2015-05-06

Daughter Bird Bone Song, 8 and 9 |
by Michele Harman



8.
A plastic nativity scene lights up in three concentric circles, electric cords stretched in every direction. On the card's front, a foot-high, laminated clown, meant to cheer me up. I go to the rec center to practice craps, then photocopy the good rolls. Who murdered the 24-year-old grandmother? And why in a closet? At this amusement park, I become caught in Adventure River, my legs wrapped entirely with rope before I fall into the rushing water; though it's all preplanned, one wrong move leads to disaster: notice the vacuum cleaners tilting toward us on a high glass ledge. When the Butter Eatery truck passes, everyone claps. They go flying in a round ball that hovers just over rooftops. Yes! The woman in the purple dress did it! Though it pours rain into my glass, I wait at the outdoor bar by the side of the road. He puts one of his sons into a dolls' house living room, and the other into a bird cage to keep him occupied with my same-sized finch which plays dead at first, feet up, then recovers.
 
      
9.
In a maze, expressionless people pair up in matching costumes, then leave. He becomes a plant. Everyone knows exactly what to do except me. I spend the next hour/minute searching for him. Their train, de-railing. An alien creature flies around looking to possess or kill me. The breathing space is insubstantial. We lower it into a vat of honey and tear it apart limb by limb. They skate on minuscule patches of ice. Over there! The miniaturized people. I hide. I put on the wedding dress in order to cross town. And, a piece of clothing with memory and feathers.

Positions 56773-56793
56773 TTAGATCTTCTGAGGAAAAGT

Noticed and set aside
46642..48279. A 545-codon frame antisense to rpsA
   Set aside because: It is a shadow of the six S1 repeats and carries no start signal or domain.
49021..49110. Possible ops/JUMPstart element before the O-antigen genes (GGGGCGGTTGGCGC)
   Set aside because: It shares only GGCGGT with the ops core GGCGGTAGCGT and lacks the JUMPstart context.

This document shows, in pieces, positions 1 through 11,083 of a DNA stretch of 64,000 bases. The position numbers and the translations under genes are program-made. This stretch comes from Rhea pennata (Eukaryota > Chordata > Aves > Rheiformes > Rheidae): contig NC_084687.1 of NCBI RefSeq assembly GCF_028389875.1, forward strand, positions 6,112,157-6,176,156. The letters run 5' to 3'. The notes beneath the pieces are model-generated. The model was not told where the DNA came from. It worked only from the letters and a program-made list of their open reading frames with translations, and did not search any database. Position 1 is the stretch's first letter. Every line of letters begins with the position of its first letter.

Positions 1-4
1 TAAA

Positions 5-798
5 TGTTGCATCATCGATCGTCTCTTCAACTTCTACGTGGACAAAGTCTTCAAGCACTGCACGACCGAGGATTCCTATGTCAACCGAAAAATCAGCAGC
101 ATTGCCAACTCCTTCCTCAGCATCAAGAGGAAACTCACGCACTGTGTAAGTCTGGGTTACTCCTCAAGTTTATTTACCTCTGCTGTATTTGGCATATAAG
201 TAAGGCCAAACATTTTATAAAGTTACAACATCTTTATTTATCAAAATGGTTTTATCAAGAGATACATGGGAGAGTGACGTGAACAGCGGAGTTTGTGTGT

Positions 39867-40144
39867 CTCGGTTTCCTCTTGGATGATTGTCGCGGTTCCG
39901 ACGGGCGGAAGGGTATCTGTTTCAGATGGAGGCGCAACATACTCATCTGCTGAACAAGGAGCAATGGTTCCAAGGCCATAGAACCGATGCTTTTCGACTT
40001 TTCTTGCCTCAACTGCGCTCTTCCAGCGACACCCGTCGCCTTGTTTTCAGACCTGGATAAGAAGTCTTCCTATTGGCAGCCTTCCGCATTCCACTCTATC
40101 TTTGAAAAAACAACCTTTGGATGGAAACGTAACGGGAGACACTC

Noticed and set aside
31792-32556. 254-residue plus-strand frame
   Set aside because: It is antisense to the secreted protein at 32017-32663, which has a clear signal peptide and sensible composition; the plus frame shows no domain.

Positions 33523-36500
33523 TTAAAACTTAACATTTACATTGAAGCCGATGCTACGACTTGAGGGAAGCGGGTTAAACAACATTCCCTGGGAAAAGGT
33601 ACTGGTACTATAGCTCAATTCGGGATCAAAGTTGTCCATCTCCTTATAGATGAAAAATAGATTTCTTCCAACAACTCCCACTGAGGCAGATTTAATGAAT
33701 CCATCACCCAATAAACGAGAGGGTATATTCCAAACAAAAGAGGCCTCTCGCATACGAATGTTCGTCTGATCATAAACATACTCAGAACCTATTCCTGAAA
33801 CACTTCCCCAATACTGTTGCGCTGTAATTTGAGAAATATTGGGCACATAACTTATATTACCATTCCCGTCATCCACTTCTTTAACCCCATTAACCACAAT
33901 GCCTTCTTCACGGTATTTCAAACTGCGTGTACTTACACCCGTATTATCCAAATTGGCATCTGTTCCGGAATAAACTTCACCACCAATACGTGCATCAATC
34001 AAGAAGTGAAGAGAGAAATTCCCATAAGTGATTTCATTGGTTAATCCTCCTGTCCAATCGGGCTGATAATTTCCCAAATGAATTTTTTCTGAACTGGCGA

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The Writer: With undergraduate and graduate degrees in English literature and creative writing, poetry, from UCLA and UF, Gainesville, Michele Pizarro Harman has published poems in such literary journals and online venues as Quarterly West, The Antioch Review, Mississippi Mud, Midwest Quarterly, Puerto del Sol, Sycamore Review, Berry Blue Haiku, Shepherd’s Check, a handful of stones, The Commonline Journal, and Miriam’s Well. She currently lives with her husband and two of their four children in the small town in Central California where she and her husband grew up; beyond the cows, crows and cranes, she teaches reading, writing, and math to K-6 special-needs students in a public elementary school. She also may be found at: www.michelepizarroharman.com.

The Photographer: Brett Stout is a 33-year-old artist and writer. He is a high school dropout and former construction worker turned college graduate and Paramedic. He creates art while mainly hung-over from a small cramped apartment in Myrtle Beach, SC..

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